Mobile messaging: the newest way to pitch mobile users

    Once upon a time, SMS ads were considered cutting-edge, but now companies are using social media messaging to deliver timely responses to consumers who already have chat apps installed on their phones. Technological advancements — including software that intuits users’ needs and replicates human speech patterns — have made Autobots a more viable way to advertise (whether outright or disguised as customer service), but they are not without issue. There have already been instances of autobot fails where the bots have either failed to sense sarcasm, been triggered into replying to vulgar Tweets or sent inappropriate responses after failing to properly understand the initial message. Failure to fix these problems can damage a brand’s reputation, but those who figure out how to use mobile messenger and marketing automation as part of their advertising strategies will have a distinct advantage.

    Top Mobile Advertising platforms

    Google Admob Ads

    This is arguably the top name in mobile advertising platforms, unsurprising, considering the behemoth that is Google advertising in general. The platform’s Firebase Analytics helps users scale at light speed, and Google’s commitment to optimal user experience means that ads are easy to create and generate positive responses from consumers.


    InMobi claims to have a reach that includes 1 billion unique users in 200 countries, an audience exceeded only by the juggernaut that is Facebook. The InMobi network includes more than 40,000 apps that combine for a reported 2.6 billion monthly downloads. It’s undoubtedly a huge potential customer base, and with highly personalized ads and plenty of “discover zones” to help advertisers hone in on specific groups, there’s great potential for increased conversions and customer retention.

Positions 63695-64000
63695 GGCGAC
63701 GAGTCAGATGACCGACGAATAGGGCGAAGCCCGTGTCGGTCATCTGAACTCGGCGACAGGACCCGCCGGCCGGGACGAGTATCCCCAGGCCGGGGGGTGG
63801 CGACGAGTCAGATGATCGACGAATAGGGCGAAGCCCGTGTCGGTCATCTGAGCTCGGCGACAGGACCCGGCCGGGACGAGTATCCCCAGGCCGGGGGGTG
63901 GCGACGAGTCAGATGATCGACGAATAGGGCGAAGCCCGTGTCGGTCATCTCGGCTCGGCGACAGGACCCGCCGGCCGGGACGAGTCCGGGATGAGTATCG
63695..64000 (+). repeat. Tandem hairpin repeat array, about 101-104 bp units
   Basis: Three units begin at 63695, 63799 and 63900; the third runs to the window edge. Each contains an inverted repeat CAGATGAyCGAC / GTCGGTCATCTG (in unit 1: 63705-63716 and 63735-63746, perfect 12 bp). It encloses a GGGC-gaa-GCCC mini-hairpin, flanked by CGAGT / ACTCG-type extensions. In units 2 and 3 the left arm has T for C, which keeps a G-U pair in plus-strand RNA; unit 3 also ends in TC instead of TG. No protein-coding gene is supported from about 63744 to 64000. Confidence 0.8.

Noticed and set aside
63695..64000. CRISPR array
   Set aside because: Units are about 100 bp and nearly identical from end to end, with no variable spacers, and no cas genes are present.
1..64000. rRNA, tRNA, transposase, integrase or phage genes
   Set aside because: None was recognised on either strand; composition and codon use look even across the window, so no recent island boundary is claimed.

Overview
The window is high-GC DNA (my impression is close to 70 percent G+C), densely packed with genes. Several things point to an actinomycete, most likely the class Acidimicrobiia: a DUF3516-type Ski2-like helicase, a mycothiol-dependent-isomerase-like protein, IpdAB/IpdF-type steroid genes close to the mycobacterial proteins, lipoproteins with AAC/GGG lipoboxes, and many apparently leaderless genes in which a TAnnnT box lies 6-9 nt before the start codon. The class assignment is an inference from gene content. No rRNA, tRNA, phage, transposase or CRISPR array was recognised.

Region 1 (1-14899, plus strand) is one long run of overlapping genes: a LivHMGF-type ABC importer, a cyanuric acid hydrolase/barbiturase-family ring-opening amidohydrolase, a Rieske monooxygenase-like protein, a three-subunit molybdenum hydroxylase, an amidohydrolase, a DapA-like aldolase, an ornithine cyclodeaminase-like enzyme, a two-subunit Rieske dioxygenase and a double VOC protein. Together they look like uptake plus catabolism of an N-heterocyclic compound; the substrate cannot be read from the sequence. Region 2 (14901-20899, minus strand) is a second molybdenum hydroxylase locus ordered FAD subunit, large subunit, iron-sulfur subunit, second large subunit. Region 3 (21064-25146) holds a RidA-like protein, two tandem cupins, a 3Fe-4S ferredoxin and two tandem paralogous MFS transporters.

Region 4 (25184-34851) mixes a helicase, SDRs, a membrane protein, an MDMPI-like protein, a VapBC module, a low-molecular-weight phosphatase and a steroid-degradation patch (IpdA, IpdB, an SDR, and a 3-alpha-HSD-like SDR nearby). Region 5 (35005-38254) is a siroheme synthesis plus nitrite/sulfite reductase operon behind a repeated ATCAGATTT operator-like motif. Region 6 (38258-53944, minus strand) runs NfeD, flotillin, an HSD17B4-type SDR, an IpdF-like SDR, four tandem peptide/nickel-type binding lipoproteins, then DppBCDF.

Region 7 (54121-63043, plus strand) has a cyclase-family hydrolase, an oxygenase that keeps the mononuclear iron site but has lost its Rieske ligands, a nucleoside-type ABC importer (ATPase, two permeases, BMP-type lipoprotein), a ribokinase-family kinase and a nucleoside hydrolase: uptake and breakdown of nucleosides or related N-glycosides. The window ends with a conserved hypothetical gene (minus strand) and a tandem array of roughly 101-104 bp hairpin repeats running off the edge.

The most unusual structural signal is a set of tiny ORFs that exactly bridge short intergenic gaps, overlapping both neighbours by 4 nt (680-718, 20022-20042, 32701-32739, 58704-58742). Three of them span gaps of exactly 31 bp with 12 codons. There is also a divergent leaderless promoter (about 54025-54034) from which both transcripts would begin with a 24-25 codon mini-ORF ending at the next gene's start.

BrightRoll is an industry leader in mobile video advertising. The platform provides tons of options for optimization, audience segmentation, and design, and there is plenty of analytics to help advertisers scale rapidly without sacrificing ad quality or user engagement.


    GumGum offers just two mobile-friendly ad formats, which keeps things simple for clients and consumers alike. Ads are designed to hover over editorial images and may be animated. They eventually either collapse to the bottom of the page or linger as a static banner, allowing them to be seen without obscuring the main content. GumGum has a deal with Time Inc., which gives advertisers access to the publisher’s vast network of affiliated publications.


    Marketers using 4INFO can hone in on consumers based on their past purchasing habits. The platform also helps users track the ROI of campaigns as they progress.


    Customization is the name of the game at Kargo. They’ve developed over 75 different ad formats designed to reflect the brand story and personality of publishers like Billboard, Corona and Tic Tac. Ads are pricey but beautiful, and Kargo guarantees 80 percent viewability.


    Of particular interest to companies specializing in eCommerce, Shoppable helps advertisers turn mobile ads into purchasing opportunities. Rather than navigate from an ad to a website to a virtual shopping cart, consumers can add multiple products from multiple ads to one centralized cart (courtesy of Shoppable) and check out using a single transaction.


    Consumers often flit between their devices, causing advertisers to lose traction. Drawbridge minimizes this issue by optimizing campaigns across multiple platforms, so use activity is linked — albeit anonymously — as they jump from smartphone to tablet to laptop.

    While some people are happy to talk about mobile advertising as the future of marketing, we know that the future is already here. Brands that choose to embrace this user-friendly method are bound to see just how effective and efficient mobile advertising truly is — especially when it’s coupled with content and branding that naturally reaches the target audience.